Take the Cake: Bite-sized Inspiration for the Savvy Baker

Are you bread-y to get creative in the kitchen? We’ve rounded up a few unique ways to cook or bake with bread.

Bread: it’s the ultimate staple food that’s been universally loved for thousands of years. But bread isn’t just for sandwiches, toast, or dipping- you can use it in many different recipes, from breakfast to dessert. Ever wonder how to creatively make use of bread in your kitchen, including things you can make from day-old stale bread? Well now you can! And how do we begin? With dessert, of course!




One of the most well-known ways to use leftover bread is to whip up a batch of bread pudding, a centuries-old recipe that’s popular in many international cuisines. Bread pudding consists of sliced or cubed bread, drenched in a sweet custard, and then baked to perfection. Bread pudding is highly versatile and can be made with several types of bread, including French bread and brioche, and with a variety of additions such as chocolate, nuts, and/or dried fruit. Deee-licious!


Brioche Bread Pudding by Red Velvet NYC


If bread pudding isn’t your thing, you can always incorporate leftover white bread, brioche, or croissants into a delicious parfait or trifle. In this recipe by Lidia Bastianich (curated from Delish.com), white Pullman bread cubes are mixed with melted chocolate, espresso, and rum, and layered with whipped cream and sliced almonds to make a rich and decadent parfait. Can you say, yum?


Chocolate-Bread Parfaits. PC: Antonis Achilleos for Delish.com


For anyone looking to satisfy their savory sides, both fresh and leftover bread can be used to make recipes like crostini and French onion soup. But have you heard of panzanella? Panzanella is a Tuscan summer salad made from stale bread and tomatoes, and tossed in olive oil and vinegar. This recipe from Ree Drummond at The Pioneer Woman, which she makes using crusty Italian bread, heirloom tomatoes, and English cucumbers, makes a perfectly light dinner for any balmy evening. Hint: for a sweet version of Panzanella, use stale brioche or croissants, tossed in melted butter and brown sugar, and pair with your favorite seasonal fruit.



Panzanella. PC: The Pioneer Woman


How else can you cook creatively with bread? Try making your own croutons! Unlike the softer, oil and vinegar-soaked bread in panzanella, homemade croutons are made to be super crunchy. Just cut either fresh or leftover bread into cubes, toss with olive oil and your choice of spices, and bake until golden and crispy- it’s super easy! For garlic croutons, we love this recipe from the food blog Natasha’s Kitchen, which uses day-old wheat bread cubes tossed in an olive oil, butter, and a garlic mixture- the perfect complement to your weeknight Caesar salad!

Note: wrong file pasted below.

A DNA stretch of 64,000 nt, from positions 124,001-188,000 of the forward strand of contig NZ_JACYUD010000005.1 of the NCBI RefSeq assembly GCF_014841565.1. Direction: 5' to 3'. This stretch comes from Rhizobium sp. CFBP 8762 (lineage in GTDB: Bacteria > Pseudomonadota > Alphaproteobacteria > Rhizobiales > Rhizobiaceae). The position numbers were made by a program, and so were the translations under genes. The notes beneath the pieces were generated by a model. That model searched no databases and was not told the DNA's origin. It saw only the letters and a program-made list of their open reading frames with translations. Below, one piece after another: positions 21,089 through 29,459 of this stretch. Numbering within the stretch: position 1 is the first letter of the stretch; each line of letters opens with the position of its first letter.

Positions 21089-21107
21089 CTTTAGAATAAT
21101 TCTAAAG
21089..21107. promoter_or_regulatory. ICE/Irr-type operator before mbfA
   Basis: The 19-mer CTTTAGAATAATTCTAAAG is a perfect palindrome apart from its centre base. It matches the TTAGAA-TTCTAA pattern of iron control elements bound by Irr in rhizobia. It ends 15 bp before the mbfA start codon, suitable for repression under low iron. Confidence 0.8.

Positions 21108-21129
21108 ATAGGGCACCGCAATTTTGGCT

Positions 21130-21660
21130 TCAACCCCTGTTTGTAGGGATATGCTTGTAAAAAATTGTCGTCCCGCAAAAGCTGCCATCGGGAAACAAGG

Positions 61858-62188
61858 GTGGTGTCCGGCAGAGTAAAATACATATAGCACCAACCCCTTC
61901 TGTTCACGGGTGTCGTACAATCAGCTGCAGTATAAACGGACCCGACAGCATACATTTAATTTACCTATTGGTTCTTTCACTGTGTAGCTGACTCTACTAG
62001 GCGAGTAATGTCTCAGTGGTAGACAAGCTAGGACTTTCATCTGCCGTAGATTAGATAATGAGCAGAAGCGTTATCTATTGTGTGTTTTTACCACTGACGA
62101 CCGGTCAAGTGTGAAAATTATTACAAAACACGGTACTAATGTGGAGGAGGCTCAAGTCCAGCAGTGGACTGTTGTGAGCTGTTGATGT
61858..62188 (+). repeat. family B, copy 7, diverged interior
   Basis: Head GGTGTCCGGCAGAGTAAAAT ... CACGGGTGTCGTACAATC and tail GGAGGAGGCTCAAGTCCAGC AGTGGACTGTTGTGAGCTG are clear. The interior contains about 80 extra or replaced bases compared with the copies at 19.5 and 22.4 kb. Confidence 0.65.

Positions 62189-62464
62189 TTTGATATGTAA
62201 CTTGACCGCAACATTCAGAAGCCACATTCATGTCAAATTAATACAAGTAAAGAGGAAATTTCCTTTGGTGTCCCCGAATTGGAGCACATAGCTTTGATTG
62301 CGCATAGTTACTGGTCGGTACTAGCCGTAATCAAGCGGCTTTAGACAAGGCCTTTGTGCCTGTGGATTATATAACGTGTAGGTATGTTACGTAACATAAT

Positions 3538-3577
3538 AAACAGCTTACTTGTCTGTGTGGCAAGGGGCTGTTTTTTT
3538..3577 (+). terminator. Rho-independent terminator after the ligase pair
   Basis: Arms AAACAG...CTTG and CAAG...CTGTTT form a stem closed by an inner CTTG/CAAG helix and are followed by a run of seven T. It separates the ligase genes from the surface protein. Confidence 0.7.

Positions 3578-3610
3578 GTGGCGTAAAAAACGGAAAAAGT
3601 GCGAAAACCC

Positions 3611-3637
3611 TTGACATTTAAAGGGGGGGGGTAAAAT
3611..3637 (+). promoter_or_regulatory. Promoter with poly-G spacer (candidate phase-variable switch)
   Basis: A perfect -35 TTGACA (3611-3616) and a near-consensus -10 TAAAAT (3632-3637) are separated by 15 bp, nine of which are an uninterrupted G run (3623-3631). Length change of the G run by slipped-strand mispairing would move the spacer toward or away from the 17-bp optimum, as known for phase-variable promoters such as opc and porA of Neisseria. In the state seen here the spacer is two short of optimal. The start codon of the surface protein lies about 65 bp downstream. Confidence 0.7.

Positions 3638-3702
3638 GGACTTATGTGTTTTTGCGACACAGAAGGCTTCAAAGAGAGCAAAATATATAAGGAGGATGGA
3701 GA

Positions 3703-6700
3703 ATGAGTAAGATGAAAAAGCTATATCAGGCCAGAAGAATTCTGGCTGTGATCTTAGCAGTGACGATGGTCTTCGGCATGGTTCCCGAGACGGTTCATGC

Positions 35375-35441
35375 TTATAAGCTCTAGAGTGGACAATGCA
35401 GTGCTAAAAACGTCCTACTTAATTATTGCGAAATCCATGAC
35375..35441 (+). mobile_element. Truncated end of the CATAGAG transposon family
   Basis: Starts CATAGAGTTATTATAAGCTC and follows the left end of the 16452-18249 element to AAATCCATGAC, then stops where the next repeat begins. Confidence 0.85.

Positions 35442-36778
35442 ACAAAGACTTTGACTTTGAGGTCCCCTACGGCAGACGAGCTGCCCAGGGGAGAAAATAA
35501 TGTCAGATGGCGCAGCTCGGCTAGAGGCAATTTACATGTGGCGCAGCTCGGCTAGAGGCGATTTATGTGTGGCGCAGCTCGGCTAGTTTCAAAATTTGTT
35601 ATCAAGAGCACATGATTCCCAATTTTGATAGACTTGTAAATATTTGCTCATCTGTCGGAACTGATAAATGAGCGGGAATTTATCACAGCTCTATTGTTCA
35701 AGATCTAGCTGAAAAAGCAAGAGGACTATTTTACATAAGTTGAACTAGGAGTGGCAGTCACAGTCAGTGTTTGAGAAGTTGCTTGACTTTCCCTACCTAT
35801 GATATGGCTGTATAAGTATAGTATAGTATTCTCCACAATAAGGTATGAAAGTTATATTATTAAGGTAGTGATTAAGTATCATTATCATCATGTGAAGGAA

Easy Crunchy Garlic Croutons. PC: Natasha’s Kitchen


We’ve covered dessert and dinner, so why don’t we finish off with breakfast? Bread can be used for so much more than toast, including strata and savory bread puddings. But let’s not forget the most classic bready breakfast of them all, French toast! French toast, or pain perdu as the French call it, is made from bread slices soaked in beaten eggs and then pan fried in butter. Most people like it to pair it with maple syrup or a fruit compote, but it’s also delicious plain. Check out this French toast recipe from Jason N. at The Country Recipe Book. He uses thick Texas toast for a down-home take on the classic breakfast. Ooh la la!



Easy Country French Toast. PC: The Country Recipe Book


Voilà: five creative ways to cook with bread, for any day of the week. Most recipes with bread are best made with stale bread, so if you’re in a hurry, we suggest cutting up your bread and placing it in the oven for 15-20 minutes, at 350 degrees, or leaving it out in the air overnight. That way your recipes will be as divine as you are! So stock up on your favorite bread, and let’s get cooking!

AFTER ALL, “All sorrows are less with bread.” -Miguel de Cervantes

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